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Molecular epidemiological study of non-small-cell lung cancer from an environmentally polluted region of Poland.
Rusin M; Butkiewicz D; Malusecka E; Zborek A; Harasim J; Czyzewski K; Bennett WP; Shields PG; Weston A; Welsh JA; Krzyzowska-Gruca S; Chorazy M; Harris CC
Br J Cancer 1999 Jul; 80(9):1445-1452
The p53 mutation spectrum can generate hypotheses linking carcinogen exposure to human cancer. Although it is well-documented that tobacco smoking is a major cause of lung cancer, the contribution of air pollution is less well-established. We determined the molecular and immunohistochemical changes (p53 gene mutations, p53 protein accumulation and WAF1 protein expression) and genetic polymorphisms of GSTM1, CYP1A1 and CYP2D6 genes in a case series of non-small-cell lung cancers from Silesia. This region of southern Poland is highly industrialized with considerable environmental pollution. More than 50% of lung cancers (90/164) contained p53 mutations and 75% showed the combined alteration of the p53 gene and protein accumulation. Males occupationally exposed to coal-derived substances showed a relatively high frequency of squamous and large-cell carcinomas, relatively frequent mutations in codon 298 of p53 and a low frequency of p53 immunohistochemically positive tumours. Codon 298 GAG-->TAG mutations have rarely been found in lung cancers in other populations. We found no correlation between WAF1 protein expression and mutations in the p53 gene or p53 protein accumulation. No statistically significant relationship was found between p53 mutations and GSTM1, CYP1A1, CYP2D6 genotypes. Never smokers with lung cancers from Silesia had a higher frequency of G:C-->T:A transversions than previously reported of the p53 mutation spectrum in never smokers (6/15 vs 4/34; P = 0.06 by chi2). These data are a tentative indication that occupational and environmental exposure to polycyclic aromatic hydrocarbons, such as benzo(a)pyrene, in polluted air contributes to the molecular pathogenesis of lung cancer in never smokers.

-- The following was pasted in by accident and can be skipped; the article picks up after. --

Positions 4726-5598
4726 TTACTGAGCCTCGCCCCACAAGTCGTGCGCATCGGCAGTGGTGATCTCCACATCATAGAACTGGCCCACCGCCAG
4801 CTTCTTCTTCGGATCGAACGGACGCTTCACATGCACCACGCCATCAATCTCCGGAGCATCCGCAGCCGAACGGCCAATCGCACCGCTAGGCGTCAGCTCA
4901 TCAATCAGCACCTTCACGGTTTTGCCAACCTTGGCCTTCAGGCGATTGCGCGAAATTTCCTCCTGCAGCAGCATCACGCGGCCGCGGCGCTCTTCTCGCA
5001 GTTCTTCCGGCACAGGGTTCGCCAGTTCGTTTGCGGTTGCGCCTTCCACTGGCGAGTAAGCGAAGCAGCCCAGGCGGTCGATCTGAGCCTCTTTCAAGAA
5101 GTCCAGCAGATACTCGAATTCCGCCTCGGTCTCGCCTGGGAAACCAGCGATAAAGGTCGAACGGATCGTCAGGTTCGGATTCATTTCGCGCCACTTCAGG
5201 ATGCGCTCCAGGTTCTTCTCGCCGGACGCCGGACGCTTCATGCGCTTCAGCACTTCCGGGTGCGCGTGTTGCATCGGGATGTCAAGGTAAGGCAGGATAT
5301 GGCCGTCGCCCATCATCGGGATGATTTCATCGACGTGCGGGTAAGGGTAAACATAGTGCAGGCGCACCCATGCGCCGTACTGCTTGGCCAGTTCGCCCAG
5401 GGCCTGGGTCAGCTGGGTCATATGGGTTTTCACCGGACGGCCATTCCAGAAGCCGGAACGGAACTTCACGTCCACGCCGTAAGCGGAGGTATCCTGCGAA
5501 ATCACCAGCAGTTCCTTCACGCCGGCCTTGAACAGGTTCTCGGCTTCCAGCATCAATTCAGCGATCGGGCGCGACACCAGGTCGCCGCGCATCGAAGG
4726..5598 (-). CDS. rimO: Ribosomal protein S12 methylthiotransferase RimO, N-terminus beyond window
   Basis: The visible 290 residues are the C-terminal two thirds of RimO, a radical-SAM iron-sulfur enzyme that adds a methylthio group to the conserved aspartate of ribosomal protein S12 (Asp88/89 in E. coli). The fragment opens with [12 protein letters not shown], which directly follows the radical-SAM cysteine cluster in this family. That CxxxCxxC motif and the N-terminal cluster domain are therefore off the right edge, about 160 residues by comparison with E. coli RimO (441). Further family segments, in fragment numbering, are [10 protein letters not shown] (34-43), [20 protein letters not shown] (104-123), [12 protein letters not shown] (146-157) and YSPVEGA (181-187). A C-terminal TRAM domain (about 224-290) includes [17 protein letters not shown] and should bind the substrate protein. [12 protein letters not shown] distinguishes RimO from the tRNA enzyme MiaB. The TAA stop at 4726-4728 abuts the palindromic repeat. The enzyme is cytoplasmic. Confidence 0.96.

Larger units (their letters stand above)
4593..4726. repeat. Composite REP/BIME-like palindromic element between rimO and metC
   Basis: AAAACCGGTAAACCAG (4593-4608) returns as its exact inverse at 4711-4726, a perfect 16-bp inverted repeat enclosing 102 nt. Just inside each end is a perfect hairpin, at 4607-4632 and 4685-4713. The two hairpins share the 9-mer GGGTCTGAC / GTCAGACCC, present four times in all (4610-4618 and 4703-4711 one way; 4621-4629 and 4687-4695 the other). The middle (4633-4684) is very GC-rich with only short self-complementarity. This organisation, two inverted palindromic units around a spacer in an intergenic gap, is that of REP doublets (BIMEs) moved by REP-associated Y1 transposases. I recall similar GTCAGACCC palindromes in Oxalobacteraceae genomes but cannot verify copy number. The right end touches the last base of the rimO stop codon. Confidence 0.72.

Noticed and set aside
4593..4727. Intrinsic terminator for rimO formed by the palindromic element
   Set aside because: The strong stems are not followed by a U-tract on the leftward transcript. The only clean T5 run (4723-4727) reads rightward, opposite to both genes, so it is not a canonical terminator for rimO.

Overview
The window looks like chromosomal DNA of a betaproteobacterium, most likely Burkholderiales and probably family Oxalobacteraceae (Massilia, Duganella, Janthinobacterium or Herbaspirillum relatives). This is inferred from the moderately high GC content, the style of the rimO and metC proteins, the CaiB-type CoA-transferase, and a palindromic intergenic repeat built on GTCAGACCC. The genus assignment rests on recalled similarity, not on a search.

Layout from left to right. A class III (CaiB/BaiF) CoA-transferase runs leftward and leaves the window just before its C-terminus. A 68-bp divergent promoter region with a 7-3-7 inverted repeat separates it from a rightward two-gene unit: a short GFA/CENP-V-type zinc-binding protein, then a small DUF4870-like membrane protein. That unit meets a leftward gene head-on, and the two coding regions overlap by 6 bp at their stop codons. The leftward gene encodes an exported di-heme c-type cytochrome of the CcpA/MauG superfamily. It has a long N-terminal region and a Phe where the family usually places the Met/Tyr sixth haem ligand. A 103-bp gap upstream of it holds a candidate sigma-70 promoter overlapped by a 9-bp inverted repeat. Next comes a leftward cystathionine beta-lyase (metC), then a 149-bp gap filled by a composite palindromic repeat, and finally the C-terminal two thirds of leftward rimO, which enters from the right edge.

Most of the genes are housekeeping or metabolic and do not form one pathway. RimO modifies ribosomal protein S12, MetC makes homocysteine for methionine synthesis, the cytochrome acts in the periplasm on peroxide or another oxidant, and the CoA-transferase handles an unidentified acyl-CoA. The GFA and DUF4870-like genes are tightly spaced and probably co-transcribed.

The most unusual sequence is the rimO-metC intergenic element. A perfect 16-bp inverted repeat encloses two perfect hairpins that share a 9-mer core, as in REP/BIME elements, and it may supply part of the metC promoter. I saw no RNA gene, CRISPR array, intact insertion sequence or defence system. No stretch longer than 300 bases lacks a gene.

Epidemiology; Lung-cancer; Pulmonary-system-disorders; Respiratory-system-disorders; Environmental-factors; Environmental-pollution; Carcinogens; Environmental-exposure; Air-monitoring; Air-sampling; Polycyclic-aromatic-hydrocarbons; Tobacco-smoke; Smoking
Issue of Publication
British Journal of Cancer
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